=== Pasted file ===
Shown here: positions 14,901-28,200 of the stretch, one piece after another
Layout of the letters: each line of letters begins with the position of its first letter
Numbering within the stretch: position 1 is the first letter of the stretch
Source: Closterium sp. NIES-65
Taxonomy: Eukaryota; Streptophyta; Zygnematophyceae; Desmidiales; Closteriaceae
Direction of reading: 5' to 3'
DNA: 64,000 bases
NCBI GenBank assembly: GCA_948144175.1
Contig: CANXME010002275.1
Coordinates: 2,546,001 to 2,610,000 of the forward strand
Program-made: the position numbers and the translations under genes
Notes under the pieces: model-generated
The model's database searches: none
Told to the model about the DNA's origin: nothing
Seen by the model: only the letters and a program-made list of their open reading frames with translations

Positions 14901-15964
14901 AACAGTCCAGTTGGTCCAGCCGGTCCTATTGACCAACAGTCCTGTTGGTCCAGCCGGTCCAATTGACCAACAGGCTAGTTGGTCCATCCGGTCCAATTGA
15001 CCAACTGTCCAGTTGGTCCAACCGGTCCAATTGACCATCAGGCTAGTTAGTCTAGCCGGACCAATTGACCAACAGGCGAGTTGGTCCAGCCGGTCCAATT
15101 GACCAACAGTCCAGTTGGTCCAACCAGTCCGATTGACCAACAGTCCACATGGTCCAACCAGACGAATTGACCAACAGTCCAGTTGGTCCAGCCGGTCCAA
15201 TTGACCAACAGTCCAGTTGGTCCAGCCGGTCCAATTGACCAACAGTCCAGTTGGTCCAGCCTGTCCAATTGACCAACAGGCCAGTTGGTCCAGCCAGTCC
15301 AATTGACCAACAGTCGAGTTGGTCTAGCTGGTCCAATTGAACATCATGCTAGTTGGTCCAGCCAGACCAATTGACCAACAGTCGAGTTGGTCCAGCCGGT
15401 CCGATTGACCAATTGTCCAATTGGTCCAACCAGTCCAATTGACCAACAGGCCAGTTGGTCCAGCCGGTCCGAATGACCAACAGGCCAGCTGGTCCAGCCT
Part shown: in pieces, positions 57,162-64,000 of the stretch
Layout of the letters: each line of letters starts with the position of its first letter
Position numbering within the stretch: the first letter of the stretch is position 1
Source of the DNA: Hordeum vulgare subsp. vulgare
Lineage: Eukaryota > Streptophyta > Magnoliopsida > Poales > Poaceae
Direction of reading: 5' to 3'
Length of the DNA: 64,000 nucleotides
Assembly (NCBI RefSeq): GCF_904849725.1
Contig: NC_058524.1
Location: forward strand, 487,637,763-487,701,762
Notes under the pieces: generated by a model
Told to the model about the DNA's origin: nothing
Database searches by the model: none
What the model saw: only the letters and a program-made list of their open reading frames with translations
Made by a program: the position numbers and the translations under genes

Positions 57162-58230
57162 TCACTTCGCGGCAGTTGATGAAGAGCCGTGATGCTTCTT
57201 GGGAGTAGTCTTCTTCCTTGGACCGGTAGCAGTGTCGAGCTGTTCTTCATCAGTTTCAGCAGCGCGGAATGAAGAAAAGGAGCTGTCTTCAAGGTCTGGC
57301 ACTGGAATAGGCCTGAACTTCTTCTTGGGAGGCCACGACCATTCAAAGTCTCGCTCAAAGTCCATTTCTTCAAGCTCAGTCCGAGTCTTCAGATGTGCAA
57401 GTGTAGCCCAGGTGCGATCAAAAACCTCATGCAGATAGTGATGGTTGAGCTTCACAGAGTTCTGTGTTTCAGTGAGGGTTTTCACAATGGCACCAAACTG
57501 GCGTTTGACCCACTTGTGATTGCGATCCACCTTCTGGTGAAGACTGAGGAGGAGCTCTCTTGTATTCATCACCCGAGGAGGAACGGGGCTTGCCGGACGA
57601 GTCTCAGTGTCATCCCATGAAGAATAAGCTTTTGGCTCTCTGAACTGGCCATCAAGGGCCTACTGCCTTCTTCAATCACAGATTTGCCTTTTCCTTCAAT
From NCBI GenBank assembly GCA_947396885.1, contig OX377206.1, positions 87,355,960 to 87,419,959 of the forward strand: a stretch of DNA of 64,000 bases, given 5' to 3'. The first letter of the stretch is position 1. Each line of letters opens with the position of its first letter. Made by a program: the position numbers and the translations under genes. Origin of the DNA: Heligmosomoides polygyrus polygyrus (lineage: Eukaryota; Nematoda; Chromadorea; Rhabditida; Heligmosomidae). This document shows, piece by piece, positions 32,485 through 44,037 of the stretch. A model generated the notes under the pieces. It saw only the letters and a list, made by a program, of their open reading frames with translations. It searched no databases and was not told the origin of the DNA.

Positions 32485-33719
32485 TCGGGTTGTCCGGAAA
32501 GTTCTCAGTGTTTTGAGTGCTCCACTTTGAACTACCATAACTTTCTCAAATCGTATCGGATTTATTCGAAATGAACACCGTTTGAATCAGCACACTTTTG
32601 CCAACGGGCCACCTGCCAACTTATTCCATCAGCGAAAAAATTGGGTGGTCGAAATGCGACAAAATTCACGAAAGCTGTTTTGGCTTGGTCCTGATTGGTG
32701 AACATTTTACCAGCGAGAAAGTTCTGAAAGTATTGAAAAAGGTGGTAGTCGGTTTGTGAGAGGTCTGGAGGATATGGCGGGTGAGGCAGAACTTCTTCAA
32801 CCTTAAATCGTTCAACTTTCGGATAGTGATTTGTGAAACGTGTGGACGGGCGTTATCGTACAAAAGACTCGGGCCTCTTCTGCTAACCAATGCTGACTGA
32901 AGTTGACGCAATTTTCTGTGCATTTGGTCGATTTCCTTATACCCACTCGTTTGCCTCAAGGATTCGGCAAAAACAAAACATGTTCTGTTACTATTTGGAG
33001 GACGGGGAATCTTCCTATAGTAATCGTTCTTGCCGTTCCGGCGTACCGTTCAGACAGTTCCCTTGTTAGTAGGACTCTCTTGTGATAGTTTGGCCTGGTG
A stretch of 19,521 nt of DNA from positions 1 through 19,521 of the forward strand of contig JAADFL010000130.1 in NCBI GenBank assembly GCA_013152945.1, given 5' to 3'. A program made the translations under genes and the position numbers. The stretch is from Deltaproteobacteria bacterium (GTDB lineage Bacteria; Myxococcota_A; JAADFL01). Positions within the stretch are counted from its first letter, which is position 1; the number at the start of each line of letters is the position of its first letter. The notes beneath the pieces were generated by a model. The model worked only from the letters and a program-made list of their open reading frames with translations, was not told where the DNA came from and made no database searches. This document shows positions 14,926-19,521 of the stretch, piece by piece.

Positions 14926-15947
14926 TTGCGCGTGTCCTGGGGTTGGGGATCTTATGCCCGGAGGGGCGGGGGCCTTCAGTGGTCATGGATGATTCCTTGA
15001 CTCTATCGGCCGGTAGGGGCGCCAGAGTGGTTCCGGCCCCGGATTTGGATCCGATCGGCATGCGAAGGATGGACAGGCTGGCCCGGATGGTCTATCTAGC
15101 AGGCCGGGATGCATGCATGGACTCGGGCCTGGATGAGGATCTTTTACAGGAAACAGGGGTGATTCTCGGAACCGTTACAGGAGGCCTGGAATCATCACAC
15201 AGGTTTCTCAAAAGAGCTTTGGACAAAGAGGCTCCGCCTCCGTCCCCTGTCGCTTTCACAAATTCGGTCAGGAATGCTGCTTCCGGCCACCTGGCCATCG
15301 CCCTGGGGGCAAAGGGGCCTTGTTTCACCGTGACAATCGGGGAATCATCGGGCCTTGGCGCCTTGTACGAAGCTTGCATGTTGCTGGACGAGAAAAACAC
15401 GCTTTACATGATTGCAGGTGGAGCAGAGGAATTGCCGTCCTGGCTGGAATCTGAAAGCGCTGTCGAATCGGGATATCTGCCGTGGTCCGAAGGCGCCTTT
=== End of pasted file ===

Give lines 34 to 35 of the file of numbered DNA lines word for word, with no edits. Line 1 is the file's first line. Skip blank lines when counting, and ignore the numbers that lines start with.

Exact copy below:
Told to the model about the DNA's origin: nothing
Database searches by the model: none